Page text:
Dr., Lecturer, Anthropology Department
University of Otago
PO Box 56
Dunedin, New Zealand
ph +64 3 4795213
Tim Thomas is a lecturer in the Anthropology Department at the University of
Otago, New Zealand. His research in the Western Solomon Islands dates back
to 1998 when he began a PhD on the traditional material culture of Roviana,
as part of the 'New Georgia Archaeological Survey' project led by Peter
Sheppard and Richard Walter. His PhD was completed in 2003 and consisted of
an analysis of shell valuables and other artefacts associated with exchange,
ritual, and warfare in the pre-colonial period. During 2004-2005 Tim was
based at the University of Cambridge, UK, and conducted research on the
island of Rendova as part of a project entitled 'Pioneers of Island
Melanesia'. This research involved archaeological and material culture
surveys in the non-Austronesian speaking regions of Lokuru and Baniata. This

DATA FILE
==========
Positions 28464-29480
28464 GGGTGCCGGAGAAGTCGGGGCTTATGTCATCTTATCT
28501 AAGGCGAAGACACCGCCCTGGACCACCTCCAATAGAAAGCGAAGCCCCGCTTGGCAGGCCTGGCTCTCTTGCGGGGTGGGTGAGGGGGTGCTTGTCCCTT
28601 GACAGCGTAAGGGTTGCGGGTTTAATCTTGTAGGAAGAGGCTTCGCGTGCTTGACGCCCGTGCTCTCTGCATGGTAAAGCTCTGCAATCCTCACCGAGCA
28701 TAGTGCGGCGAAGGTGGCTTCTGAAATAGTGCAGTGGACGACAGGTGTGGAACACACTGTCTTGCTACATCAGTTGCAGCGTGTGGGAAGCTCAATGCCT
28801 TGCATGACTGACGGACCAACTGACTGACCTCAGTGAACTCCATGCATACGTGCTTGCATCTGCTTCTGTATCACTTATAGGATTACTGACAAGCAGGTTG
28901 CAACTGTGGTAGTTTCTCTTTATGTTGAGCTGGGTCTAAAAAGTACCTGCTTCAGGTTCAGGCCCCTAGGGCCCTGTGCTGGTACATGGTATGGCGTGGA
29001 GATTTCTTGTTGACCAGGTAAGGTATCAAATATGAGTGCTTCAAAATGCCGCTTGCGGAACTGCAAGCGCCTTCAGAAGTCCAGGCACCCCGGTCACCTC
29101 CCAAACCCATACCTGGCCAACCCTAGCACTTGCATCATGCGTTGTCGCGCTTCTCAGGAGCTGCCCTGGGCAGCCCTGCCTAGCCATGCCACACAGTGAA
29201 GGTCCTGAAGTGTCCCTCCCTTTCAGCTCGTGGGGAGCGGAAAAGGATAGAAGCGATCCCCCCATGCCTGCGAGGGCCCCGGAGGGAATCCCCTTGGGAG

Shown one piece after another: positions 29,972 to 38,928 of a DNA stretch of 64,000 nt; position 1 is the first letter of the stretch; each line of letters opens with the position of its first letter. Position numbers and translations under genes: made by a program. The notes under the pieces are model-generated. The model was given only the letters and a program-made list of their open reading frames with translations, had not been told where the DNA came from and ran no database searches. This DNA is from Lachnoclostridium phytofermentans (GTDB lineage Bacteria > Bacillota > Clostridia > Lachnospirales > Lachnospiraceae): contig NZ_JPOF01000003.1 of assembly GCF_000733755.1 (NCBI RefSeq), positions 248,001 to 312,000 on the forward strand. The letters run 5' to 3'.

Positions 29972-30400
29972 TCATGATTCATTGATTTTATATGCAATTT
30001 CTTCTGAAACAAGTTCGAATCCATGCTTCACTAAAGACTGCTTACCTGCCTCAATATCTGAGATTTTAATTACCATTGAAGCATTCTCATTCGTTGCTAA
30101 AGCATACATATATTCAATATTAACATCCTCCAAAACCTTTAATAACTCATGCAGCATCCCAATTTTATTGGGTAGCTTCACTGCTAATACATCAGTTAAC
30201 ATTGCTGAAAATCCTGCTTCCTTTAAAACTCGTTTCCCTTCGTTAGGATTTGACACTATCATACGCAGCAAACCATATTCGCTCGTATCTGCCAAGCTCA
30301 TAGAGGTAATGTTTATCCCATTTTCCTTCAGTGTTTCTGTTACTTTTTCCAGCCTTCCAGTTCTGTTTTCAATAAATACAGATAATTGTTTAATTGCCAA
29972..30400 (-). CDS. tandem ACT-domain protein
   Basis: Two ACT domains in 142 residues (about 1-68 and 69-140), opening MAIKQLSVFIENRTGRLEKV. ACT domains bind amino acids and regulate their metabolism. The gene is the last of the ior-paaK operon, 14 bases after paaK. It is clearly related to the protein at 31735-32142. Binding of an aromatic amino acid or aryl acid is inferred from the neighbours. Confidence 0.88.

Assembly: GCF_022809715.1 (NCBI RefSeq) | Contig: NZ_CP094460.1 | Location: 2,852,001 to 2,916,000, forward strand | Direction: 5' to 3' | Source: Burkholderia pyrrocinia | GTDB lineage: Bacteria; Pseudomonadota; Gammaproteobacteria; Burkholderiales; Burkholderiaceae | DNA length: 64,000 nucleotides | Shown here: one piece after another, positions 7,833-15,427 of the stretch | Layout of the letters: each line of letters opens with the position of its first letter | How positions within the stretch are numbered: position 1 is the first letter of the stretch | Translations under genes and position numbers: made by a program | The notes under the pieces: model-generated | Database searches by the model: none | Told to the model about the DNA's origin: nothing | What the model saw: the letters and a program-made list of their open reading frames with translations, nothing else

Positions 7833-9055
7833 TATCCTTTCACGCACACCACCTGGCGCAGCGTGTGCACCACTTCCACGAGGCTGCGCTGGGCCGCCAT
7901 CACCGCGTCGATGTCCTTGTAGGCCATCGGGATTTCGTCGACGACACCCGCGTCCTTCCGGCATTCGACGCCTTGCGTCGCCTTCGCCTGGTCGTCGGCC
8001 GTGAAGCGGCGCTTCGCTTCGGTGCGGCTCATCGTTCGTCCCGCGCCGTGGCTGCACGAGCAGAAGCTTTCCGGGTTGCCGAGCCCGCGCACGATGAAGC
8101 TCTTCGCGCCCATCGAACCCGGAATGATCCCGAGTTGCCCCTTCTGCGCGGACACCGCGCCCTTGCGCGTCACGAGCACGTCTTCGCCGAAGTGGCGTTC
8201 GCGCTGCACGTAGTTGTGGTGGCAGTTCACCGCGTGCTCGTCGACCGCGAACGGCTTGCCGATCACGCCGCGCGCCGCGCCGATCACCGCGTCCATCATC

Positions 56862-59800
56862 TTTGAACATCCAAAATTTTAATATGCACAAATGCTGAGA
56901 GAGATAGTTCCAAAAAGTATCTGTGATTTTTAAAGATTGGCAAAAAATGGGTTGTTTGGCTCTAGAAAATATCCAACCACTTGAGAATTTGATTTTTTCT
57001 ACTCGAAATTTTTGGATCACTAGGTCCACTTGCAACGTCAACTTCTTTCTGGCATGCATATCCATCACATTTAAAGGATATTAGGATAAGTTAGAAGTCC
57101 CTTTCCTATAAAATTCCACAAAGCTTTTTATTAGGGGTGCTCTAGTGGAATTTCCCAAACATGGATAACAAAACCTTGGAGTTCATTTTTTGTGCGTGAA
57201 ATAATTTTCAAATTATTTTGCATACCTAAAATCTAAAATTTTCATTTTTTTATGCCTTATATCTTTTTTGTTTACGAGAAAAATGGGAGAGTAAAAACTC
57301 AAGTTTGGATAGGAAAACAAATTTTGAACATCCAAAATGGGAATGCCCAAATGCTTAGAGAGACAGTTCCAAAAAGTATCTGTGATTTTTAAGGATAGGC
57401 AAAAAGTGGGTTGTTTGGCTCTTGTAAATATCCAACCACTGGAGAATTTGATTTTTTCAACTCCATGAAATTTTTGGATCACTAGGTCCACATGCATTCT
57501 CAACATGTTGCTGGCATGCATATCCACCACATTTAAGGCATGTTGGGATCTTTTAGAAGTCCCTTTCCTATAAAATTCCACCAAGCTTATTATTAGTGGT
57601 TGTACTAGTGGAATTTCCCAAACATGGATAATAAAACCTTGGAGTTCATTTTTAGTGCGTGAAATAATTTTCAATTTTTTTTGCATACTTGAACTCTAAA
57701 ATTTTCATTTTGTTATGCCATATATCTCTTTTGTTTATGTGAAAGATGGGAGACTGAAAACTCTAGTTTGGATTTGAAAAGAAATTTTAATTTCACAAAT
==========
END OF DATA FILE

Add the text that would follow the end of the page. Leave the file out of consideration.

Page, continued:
work was extended to the island of Tetepare after his appointment to a
Lectureship at the University of Otago. From January 2007 until December
2008 he has worked exclusively on Tetepare.
Thomas, T. 2004. Things of Roviana: material culture, personhood and agency
in the Solomon Islands. Unpublished PhD, Department of Anthropology,
University of Otago.
Walter, R., Thomas, T. and P. Sheppard. 2004. Cult assemblages and ritual
practice in Roviana Lagoon, Solomon Islands. World Archaeology. 36 (1):
Thomas, T., Sheppard, P. and R. Walter. 2001. Landscape, violence and social
bodies: ritualized architecture in a Solomon Islands society. Journal of the
Royal Anthropological Institute. 7 (3): 545-572.
Thomas, T. 2005. Pioneers of Island Melanesia Archaeological Survey, Lokuru,
Rendova: report for field season 1, August 2004. Leverhulme Centre for Human
Evolutionary Studies, University of Cambridge.
Thomas, T. in press. Topogenic forms in New Georgia, Solomon Islands. Sites.
Thomas, T. in press. Communities of Practice in the Archaeology of New
Georgia, Rendova and Tetepare. In Sheppard, P., Thomas, T., and Summerhayes,
G., Eds. Lapita antecedents and successors: proceedings of the Honiara
Lapita conference. Auckland: Dept of Anthropology, Research Papers in
Anthropology and Linguistics